So now it was time to remove the whole roof. I had NFI how to repair a regular roof let alone an RV roof. Luckily my Uncle was a little more handy than me. We started by pulling off the side rails then just straight ripping off the Luan/insulation completely from the bathroom wall to the front overcab bed. This paint scraper was a life safer in removing the old aluminum roof, wood, glue, and nails. Roughly about a 8’x13′ area was ripped out, we had to also remove the angle brackets holding the cabinets to the ceiling, the old TV antenna, and also remove the fridge vent and bathroom fan.
We had to go with thinner insulation to accommodate the thicker wood but had to make sure we didn’t go over the height of the original sidewalls so we could get the siderails back on afterword, which we actually trashed the broken side because it was damaged from the tree. Not realizing that the rails were not really a standard sizing. Also would have cost a lot in shipping if Winnebago actually had replacements. I ended up finding a smaller curved piece at a local RV dealership and used a hot air gun to kind of bend it back straight. I also fiberglassed the side damage and a hole in the front area near the running lights that the tree limbs caused. After getting all the new plywood down and cutting holes for the fans, vents, and pipes we spread all the glue down then used a roller to roll out the PVC replacement roof from classacustoms.com.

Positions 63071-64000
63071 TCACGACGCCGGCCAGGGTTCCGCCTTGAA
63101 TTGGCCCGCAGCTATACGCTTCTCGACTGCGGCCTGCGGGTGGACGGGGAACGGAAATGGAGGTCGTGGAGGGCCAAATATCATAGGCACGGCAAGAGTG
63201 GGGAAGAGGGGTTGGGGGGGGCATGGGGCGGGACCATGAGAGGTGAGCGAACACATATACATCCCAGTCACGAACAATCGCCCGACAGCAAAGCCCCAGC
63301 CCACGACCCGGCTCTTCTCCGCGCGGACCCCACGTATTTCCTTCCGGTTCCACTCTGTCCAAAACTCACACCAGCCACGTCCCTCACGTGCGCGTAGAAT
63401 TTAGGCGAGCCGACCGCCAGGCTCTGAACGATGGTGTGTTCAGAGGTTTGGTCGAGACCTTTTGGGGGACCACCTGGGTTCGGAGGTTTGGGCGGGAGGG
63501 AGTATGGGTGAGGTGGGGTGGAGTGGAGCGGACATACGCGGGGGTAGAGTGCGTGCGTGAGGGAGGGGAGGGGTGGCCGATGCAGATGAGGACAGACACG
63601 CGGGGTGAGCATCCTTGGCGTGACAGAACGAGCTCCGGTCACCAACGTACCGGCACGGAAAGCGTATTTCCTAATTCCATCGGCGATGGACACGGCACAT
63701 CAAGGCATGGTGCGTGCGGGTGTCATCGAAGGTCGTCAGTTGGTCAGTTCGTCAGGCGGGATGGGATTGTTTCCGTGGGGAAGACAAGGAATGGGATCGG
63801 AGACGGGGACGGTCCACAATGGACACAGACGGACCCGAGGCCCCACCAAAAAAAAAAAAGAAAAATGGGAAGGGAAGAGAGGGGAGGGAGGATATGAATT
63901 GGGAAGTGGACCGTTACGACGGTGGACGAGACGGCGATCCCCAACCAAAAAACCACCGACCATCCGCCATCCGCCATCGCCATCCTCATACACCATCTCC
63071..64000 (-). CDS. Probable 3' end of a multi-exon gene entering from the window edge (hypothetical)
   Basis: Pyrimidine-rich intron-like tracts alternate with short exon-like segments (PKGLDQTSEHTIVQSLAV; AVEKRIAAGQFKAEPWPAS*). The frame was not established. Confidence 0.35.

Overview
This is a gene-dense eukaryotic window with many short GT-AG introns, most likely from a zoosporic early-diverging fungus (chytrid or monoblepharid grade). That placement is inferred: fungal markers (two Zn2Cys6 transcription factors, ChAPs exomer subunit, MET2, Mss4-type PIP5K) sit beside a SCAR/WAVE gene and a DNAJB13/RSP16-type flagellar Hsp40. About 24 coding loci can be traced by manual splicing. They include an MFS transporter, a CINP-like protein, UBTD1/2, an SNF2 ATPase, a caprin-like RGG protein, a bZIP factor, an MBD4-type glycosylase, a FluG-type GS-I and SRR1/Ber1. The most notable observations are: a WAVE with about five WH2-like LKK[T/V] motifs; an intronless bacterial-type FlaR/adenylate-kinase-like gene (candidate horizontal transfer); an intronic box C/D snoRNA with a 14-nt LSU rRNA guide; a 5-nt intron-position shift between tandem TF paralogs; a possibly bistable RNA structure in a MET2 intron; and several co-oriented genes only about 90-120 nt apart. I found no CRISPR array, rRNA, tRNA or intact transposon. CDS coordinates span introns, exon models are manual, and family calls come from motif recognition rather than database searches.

Then it was time to work on the ceiling. I ended up choosing some cedar wood from Home Depot because it smells good, naturally resists mildew, odors and repels some bugs. I also put in some aluminum channels and multi-color LED lighting to keep the power usage down since I was planning to install solar at some point. Originally I was going to put in recessed lights but it would have bee a pain in the ass to do all the wiring and holes, and for some reason when I was testing the recessed lights with the generator they were blinking off and on. So stuck with the LED lights and multicolor so I can change colors to whatever mood. (Update: I recently replaced the LEDS strips with different ones because they ended up having color match issues on each side, so now its one complete strip going around.)
I got this 1994 Winnebago ‘Minnie Winnie’ 421RB (Ford E350 cutaway van bodystyle) from a car auction for $1200 in August 2021. I was looking around for RVs/Vans that I could convert into a remote work-from-home office. My dad decided to jump the gun and bid on it without telling me, it was a WTF moment when I first saw the pics on the auction site, but eventually decided I was up for the challenge. It had some good things like a built in generator, 90k miles. I ended up finding the original owner and found that he had bought it for 13k in 2008 and in Summer 2021 a thunderstorm knocked a tree down in his yard and it fell onto the RV (insurance company gave him 20k). As you can see from the pics it fell through the roof , crushing the AC unit. It also poked a hole near the front antenna mount, and part of the tree limb knocked out the plumbing, you can see the small hole by the left rear wheel well ( oddly perfect hit to knock out the plumbing/drainage pipe).